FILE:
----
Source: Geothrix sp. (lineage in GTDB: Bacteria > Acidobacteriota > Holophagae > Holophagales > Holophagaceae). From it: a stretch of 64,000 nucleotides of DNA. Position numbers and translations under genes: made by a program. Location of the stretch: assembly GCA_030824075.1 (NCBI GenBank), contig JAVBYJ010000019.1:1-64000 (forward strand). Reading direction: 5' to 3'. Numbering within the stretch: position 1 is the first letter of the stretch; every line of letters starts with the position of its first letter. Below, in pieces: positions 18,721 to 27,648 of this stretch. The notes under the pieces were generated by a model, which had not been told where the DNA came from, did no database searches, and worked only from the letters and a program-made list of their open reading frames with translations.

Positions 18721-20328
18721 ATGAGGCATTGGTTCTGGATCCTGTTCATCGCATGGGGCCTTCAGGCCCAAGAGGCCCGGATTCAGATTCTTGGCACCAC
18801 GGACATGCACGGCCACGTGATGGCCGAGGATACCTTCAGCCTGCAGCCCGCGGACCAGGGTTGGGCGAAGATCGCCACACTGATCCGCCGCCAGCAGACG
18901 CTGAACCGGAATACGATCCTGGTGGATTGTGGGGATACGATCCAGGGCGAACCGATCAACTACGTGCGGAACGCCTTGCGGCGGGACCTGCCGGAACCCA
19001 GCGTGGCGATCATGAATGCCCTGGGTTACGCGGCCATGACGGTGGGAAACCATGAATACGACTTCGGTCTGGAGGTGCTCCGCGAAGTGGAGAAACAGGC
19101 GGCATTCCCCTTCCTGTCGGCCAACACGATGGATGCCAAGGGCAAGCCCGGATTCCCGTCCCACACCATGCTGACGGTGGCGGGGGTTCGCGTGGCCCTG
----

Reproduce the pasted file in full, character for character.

Source: Geothrix sp. (lineage in GTDB: Bacteria > Acidobacteriota > Holophagae > Holophagales > Holophagaceae). From it: a stretch of 64,000 nucleotides of DNA. Position numbers and translations under genes: made by a program. Location of the stretch: assembly GCA_030824075.1 (NCBI GenBank), contig JAVBYJ010000019.1:1-64000 (forward strand). Reading direction: 5' to 3'. Numbering within the stretch: position 1 is the first letter of the stretch; every line of letters starts with the position of its first letter. Below, in pieces: positions 18,721 to 27,648 of this stretch. The notes under the pieces were generated by a model, which had not been told where the DNA came from, did no database searches, and worked only from the letters and a program-made list of their open reading frames with translations.

Positions 18721-20328
18721 ATGAGGCATTGGTTCTGGATCCTGTTCATCGCATGGGGCCTTCAGGCCCAAGAGGCCCGGATTCAGATTCTTGGCACCAC
18801 GGACATGCACGGCCACGTGATGGCCGAGGATACCTTCAGCCTGCAGCCCGCGGACCAGGGTTGGGCGAAGATCGCCACACTGATCCGCCGCCAGCAGACG
18901 CTGAACCGGAATACGATCCTGGTGGATTGTGGGGATACGATCCAGGGCGAACCGATCAACTACGTGCGGAACGCCTTGCGGCGGGACCTGCCGGAACCCA
19001 GCGTGGCGATCATGAATGCCCTGGGTTACGCGGCCATGACGGTGGGAAACCATGAATACGACTTCGGTCTGGAGGTGCTCCGCGAAGTGGAGAAACAGGC
19101 GGCATTCCCCTTCCTGTCGGCCAACACGATGGATGCCAAGGGCAAGCCCGGATTCCCGTCCCACACCATGCTGACGGTGGCGGGGGTTCGCGTGGCCCTG